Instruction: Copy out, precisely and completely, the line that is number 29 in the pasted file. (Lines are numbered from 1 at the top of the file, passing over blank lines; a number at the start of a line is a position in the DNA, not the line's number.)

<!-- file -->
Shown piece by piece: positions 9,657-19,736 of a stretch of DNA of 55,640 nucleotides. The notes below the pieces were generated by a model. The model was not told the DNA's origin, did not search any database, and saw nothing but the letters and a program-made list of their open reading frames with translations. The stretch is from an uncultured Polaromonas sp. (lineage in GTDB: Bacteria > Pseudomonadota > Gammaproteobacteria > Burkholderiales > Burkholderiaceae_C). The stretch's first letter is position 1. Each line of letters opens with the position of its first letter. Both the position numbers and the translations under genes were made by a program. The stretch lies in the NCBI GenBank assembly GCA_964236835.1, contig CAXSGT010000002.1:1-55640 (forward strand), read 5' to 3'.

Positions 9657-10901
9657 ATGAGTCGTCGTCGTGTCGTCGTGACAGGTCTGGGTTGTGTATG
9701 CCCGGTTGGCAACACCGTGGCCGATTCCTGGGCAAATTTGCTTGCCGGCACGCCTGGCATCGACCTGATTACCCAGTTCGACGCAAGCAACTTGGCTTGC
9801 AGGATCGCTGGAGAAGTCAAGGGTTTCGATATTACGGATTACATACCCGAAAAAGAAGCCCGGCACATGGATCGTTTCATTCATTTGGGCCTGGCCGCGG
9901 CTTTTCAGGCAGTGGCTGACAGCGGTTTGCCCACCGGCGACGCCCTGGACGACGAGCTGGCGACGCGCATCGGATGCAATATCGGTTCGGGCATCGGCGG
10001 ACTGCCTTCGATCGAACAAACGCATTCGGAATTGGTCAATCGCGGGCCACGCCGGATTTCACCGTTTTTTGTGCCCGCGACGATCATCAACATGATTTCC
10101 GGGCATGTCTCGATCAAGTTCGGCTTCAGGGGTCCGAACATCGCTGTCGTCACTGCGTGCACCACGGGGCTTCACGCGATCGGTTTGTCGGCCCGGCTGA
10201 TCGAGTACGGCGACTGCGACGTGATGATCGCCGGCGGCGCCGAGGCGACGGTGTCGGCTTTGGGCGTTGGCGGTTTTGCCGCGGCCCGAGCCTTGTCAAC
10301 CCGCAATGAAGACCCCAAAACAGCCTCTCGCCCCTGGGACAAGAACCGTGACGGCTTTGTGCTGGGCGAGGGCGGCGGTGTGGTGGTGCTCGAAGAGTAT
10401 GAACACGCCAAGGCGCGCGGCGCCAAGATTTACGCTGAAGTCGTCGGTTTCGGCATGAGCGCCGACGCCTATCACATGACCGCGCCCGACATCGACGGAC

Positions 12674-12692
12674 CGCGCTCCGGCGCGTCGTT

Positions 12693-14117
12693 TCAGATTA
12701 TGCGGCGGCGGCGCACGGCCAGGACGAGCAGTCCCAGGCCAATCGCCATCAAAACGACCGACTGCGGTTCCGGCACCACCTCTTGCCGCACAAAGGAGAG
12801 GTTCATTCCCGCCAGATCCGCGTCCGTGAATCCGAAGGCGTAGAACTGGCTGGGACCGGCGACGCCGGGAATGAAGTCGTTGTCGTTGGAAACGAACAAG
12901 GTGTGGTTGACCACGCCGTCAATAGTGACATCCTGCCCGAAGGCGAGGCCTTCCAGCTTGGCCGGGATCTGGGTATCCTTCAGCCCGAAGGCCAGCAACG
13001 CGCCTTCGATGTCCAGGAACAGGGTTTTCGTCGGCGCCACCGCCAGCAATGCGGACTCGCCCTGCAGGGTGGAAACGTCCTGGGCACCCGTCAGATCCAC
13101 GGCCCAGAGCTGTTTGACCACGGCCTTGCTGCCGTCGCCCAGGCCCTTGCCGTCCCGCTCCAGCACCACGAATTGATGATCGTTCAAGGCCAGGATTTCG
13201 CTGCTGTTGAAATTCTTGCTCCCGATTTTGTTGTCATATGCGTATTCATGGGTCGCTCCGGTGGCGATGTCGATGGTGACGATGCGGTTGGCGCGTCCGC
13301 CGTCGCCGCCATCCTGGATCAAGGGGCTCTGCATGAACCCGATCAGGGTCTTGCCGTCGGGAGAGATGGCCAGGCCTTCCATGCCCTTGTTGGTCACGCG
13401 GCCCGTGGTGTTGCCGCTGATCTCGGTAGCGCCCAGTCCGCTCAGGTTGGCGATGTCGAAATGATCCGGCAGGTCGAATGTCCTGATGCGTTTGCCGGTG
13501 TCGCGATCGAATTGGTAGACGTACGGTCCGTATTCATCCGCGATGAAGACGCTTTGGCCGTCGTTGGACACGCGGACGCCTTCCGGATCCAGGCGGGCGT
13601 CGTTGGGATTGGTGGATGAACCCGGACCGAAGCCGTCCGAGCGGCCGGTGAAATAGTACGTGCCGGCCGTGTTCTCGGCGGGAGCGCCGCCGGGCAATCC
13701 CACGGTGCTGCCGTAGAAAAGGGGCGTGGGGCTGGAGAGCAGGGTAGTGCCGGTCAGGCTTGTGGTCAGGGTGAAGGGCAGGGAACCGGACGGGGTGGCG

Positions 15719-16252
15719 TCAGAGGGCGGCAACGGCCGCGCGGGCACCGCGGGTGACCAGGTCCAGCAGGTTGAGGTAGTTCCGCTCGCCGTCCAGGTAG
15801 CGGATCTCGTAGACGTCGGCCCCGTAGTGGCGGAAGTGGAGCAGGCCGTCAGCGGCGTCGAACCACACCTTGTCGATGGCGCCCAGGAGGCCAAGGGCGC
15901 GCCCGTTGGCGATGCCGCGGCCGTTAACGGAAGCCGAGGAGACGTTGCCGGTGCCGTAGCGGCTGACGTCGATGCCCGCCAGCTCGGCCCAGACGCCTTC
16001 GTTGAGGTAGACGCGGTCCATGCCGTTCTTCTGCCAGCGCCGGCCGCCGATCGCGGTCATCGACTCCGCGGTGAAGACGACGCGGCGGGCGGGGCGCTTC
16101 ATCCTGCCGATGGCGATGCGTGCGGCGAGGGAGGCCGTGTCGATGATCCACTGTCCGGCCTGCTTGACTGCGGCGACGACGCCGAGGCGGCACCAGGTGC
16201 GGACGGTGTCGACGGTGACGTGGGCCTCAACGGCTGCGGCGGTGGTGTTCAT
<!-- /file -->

15801 CGGATCTCGTAGACGTCGGCCCCGTAGTGGCGGAAGTGGAGCAGGCCGTCAGCGGCGTCGAACCACACCTTGTCGATGGCGCCCAGGAGGCCAAGGGCGC